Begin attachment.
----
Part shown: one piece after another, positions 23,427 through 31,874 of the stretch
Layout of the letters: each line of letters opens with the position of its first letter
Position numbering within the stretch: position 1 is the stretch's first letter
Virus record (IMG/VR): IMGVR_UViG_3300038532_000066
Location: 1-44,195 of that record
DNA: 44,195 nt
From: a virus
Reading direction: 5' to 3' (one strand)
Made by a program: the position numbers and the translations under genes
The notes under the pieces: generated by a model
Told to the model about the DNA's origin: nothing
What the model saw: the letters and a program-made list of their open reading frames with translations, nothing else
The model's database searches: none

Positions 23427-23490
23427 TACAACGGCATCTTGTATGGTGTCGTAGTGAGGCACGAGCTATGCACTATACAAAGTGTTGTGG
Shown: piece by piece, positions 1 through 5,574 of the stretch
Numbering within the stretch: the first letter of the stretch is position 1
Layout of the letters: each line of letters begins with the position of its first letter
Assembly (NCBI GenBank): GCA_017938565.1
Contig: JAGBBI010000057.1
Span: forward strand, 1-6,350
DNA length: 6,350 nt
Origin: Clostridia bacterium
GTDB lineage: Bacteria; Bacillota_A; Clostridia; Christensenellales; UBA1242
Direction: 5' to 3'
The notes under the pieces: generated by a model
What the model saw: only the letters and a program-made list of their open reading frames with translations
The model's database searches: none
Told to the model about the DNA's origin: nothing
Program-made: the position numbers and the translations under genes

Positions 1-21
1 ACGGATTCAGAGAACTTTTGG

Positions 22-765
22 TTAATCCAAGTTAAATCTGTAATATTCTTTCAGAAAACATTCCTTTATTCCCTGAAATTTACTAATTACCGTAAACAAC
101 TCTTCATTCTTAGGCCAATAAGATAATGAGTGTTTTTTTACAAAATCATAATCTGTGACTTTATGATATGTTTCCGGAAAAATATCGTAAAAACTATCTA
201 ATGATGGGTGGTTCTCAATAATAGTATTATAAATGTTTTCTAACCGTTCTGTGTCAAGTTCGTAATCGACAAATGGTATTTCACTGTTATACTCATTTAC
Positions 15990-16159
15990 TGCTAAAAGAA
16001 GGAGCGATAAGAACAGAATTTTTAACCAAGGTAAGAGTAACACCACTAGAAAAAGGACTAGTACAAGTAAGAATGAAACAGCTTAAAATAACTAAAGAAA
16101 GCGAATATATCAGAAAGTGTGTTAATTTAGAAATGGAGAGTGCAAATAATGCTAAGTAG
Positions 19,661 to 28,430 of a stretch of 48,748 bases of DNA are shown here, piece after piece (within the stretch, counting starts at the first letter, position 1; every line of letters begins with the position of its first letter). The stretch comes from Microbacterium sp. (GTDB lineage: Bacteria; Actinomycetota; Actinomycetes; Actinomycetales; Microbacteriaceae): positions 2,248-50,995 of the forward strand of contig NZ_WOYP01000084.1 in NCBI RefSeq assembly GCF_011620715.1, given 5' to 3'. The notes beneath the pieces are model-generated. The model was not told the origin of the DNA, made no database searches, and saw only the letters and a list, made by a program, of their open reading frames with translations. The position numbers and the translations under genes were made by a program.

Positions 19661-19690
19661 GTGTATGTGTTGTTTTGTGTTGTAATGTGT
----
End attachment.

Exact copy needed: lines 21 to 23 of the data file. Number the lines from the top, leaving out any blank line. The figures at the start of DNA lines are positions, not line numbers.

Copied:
Span: forward strand, 1-6,350
DNA length: 6,350 nt
Origin: Clostridia bacterium